In June of 2015, Miley Cyrus got candid about gender and sexuality in an interview for Paper magazine, in which she made the powerful comment: "I don't relate to being boy or girl, and I don't have to have my partner relate to boy or girl."
At the time, Cyrus admitted to having relationships with women and men (you may also remember she was linked to model Stella Maxwell around the time of this interview), and now, she's opening up about her very first relationship — which happened to be with, as Cyrus puts it, a "chick."
"My whole life, I didn't understand my own gender and my own sexuality," she said in an interview with Variety for their Power of Women issue. "I always hated the word 'bisexual,' because that's even putting me in a box. I don't ever think about someone being a boy or someone being a girl. Also, my nipple pasties and shit never felt sexualized to me. My eyes started opening in the fifth or sixth grade. My first relationship in my life was with a chick."
But this wasn't something that she could easily speak about, or even understand, as she reveals: "I grew up in a very religious Southern family. The universe has always given me the power to know I'll be OK. Even at that time, when my parents didn't understand, I just felt that one day they are going to understand."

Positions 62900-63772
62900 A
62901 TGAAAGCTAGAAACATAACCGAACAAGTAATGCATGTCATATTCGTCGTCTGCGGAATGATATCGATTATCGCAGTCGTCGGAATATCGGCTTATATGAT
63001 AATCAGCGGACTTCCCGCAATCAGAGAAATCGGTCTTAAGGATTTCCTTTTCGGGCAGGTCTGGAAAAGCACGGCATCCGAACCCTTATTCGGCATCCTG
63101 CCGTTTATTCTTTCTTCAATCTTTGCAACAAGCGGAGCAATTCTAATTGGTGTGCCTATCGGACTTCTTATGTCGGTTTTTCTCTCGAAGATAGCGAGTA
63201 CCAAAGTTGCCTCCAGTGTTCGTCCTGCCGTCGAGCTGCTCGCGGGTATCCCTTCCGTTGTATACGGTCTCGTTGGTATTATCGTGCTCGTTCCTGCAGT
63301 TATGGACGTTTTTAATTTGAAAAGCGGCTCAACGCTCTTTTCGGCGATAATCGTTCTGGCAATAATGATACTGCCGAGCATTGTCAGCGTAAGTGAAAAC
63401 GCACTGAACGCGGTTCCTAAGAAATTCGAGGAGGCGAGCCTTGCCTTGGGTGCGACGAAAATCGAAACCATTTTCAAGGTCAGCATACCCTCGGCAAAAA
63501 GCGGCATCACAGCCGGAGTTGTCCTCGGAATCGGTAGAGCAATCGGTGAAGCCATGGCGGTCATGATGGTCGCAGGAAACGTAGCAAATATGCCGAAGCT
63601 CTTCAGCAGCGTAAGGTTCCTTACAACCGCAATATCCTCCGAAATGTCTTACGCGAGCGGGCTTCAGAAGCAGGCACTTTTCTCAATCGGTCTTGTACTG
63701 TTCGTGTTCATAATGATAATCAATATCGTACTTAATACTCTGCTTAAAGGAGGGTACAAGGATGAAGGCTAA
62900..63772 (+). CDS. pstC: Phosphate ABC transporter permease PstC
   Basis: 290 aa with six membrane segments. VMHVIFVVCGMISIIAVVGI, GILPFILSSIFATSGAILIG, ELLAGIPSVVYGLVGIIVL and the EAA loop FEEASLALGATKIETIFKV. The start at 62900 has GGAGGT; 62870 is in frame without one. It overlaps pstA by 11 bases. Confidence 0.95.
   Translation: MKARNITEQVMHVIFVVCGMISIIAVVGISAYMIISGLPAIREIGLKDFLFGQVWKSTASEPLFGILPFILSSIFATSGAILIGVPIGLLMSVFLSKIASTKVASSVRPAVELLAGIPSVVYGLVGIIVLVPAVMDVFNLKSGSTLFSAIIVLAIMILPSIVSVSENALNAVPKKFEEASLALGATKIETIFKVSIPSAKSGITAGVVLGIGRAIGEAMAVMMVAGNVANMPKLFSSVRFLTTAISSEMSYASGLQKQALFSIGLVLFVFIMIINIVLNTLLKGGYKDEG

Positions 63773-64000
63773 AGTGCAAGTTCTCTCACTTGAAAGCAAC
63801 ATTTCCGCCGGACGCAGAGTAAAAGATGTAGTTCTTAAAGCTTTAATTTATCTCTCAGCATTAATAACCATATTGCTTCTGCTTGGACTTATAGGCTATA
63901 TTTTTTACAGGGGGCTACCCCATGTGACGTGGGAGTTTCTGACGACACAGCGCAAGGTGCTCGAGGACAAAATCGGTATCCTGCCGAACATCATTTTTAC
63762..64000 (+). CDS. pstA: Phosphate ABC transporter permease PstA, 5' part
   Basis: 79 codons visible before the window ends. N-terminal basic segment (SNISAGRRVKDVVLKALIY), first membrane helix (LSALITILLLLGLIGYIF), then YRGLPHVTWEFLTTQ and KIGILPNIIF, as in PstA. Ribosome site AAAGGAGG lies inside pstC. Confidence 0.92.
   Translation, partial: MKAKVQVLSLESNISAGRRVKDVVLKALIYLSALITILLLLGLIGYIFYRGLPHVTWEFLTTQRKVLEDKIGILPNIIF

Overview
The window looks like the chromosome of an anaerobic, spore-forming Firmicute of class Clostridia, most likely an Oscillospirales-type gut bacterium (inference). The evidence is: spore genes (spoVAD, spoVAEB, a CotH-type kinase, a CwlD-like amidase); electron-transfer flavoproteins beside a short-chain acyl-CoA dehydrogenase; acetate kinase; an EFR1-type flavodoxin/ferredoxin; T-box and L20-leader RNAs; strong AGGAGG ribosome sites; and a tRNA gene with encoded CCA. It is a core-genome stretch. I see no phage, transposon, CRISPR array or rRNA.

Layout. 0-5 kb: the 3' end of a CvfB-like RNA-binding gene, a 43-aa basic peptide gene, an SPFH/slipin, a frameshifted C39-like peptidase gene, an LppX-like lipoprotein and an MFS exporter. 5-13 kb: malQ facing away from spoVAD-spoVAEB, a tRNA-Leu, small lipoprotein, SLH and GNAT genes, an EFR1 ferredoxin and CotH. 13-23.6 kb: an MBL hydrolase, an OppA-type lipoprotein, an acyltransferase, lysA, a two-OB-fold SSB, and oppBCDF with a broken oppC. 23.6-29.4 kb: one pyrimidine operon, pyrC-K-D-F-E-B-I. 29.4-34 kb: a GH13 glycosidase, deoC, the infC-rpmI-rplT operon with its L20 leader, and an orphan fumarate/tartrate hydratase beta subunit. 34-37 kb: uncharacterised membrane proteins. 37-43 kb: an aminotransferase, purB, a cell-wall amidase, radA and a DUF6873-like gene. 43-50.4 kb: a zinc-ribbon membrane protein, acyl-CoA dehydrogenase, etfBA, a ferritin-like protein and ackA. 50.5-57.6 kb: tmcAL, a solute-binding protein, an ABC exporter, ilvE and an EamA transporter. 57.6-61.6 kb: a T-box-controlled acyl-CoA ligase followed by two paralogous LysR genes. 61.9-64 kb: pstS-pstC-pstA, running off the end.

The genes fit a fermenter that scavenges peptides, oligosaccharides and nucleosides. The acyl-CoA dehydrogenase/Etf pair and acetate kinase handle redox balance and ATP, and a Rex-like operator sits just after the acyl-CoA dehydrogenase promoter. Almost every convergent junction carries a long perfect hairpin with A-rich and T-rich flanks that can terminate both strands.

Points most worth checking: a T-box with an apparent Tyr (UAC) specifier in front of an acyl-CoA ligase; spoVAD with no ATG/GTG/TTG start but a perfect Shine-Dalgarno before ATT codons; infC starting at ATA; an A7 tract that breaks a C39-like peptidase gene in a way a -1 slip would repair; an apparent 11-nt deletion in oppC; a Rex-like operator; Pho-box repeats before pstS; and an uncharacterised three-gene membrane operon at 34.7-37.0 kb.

In recent years, Cyrus has become very involved with the LGBT community, and launched the Happy Hippie Foundation, which is dedicated to supporting at-risk LGBT and homeless youth. She also claims that it was a visit to the LGBT center in Los Angeles, California, that helped her realize that she identifies as pansexual.
"I saw one human in particular who didn’t identify as male or female. Looking at them, they were both: beautiful and sexy and tough but vulnerable and feminine but masculine. And I related to that person more than I related to anyone in my life," Cyrus said of her experience at the center. "Even though I may seem very different, people may not see me as neutral as I feel. But I feel very neutral. I think that was the first gender-neutral person I'd ever met. Once I understood my gender more, which was unassigned, then I understood my sexuality more. I was like, 'Oh — that's why I don't feel straight and I don't feel gay. It's because I'm not.'"
For years, Cyrus has been misunderstood, and her bravado as well as her latex or near-nude outfits only furthered that confusion, but beneath it all lies a very intelligent, strong woman who is not afraid to speak out about her personal experiences, as well as serious issues that need addressing. And for that (and many other reasons) we're glad that Cyrus is famous and has been given this platform to raise awareness.
Like we stated earlier, it's basically impossible not to become a Miley Cyrus fan after reading this interview.
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